The special power cord interfaces with your iPhone or Android smart phone via Bluetooth, connecting you to a potentially global community of other drivers who want to avoid points and fines. How many of them are actually close enough to do you any good is an question worth asking, though.

Escort says Live expands the functionality of the Redline (and other detectors), letting you share alerts from your detector with the world. You can also take advantage of Escort's database of all the fixed photo and speed cameras in North America – one of the features that makes the Passport 9500ix so great.

And the service apparently doesn't disconnect your phone from your car's Bluetooth connection, so it shouldn't affect its hands free calling capabilities. This undoubtedly depends on the phone and perhaps the vehicle, too.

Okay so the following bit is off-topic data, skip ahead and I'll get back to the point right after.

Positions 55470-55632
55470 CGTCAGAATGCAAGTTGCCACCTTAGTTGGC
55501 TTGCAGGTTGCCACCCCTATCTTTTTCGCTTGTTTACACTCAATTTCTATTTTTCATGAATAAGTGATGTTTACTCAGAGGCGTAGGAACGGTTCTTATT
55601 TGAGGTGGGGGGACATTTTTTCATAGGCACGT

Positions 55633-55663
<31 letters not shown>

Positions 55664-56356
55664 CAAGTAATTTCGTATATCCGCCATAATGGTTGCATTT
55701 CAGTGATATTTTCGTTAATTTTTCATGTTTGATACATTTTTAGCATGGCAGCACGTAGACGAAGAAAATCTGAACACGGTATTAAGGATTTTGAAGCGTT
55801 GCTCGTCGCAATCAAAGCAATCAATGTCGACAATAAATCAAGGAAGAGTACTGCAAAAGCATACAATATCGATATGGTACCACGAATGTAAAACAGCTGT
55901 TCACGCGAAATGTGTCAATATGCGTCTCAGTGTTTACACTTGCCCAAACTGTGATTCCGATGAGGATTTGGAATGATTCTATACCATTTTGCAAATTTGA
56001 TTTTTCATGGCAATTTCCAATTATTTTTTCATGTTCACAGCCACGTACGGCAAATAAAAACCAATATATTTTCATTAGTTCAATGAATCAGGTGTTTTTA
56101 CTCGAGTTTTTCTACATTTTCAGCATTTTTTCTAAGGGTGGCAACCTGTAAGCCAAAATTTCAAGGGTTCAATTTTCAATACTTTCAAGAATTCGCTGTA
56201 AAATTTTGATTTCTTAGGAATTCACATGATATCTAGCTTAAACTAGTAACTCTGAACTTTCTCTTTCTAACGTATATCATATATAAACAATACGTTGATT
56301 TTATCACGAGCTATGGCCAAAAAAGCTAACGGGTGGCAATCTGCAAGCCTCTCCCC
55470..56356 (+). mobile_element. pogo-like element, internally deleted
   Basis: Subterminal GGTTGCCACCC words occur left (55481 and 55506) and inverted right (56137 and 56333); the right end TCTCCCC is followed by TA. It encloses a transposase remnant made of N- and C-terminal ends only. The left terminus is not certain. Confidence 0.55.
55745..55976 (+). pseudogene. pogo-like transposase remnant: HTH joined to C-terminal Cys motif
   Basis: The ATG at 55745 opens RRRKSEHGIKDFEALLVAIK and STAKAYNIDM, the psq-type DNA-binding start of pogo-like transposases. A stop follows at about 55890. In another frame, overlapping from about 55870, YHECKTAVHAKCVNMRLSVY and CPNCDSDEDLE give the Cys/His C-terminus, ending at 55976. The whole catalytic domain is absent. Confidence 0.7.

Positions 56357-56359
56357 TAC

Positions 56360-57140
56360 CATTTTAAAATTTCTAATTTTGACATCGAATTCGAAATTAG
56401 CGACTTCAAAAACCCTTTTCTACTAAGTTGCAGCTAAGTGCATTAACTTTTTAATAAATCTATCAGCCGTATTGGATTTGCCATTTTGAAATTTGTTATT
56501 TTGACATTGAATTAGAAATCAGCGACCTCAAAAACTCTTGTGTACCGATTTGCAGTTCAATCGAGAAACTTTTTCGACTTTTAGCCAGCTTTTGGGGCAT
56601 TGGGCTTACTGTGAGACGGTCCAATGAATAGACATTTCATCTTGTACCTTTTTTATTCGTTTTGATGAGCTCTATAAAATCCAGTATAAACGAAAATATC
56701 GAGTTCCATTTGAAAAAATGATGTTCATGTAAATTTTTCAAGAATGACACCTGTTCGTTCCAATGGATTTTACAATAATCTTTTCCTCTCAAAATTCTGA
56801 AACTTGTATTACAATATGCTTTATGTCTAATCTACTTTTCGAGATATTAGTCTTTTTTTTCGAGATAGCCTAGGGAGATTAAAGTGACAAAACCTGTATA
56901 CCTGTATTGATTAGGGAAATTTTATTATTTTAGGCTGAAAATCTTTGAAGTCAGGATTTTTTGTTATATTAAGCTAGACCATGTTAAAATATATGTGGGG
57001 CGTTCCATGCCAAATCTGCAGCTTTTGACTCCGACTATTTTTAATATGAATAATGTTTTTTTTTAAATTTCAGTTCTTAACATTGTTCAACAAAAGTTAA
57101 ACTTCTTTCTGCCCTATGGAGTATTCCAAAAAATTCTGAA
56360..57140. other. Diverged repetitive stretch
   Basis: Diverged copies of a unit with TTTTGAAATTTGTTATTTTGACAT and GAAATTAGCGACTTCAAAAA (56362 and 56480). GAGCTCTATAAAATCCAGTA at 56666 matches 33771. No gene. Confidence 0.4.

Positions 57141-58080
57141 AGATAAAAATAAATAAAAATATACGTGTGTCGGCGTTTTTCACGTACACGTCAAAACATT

It sounds like a great idea, but it may take time for there to be enough people plugged in to make it really worthwhile. If and when that happens, however,  look out!

I haven't tried the Live service, but as far as the regular Redline's performance is concerned, so far, so good. We've been through plenty of speed traps, but the little Escort has saved our bacon every time.

Watch, now that I've written that I'll get a ticket on my next drive!

UPDATE, May 12, 2012 - well, wouldn't you know it. I got a ticket, from a red light camera. It was about 10:30 on a Saturday night, there was no traffic around and, perhaps because I'm used to the Passport 9500ix warning me of red light cameras, I blew through this one blissfully unaware until Mazda sent me a copy of the ticket, understandably wanting me to pay it. I did. It was $160 and change.

Maybe that premium Live service - $99 a year according to the company's web site - may not be a bad investment, assuming it works as advertised - and it probably does.

Copyright 2012 Jim Bray

Jim Bray is a member of the Automobile Journalists Association of Canada. His columns are available through the TechnoFile Syndicate.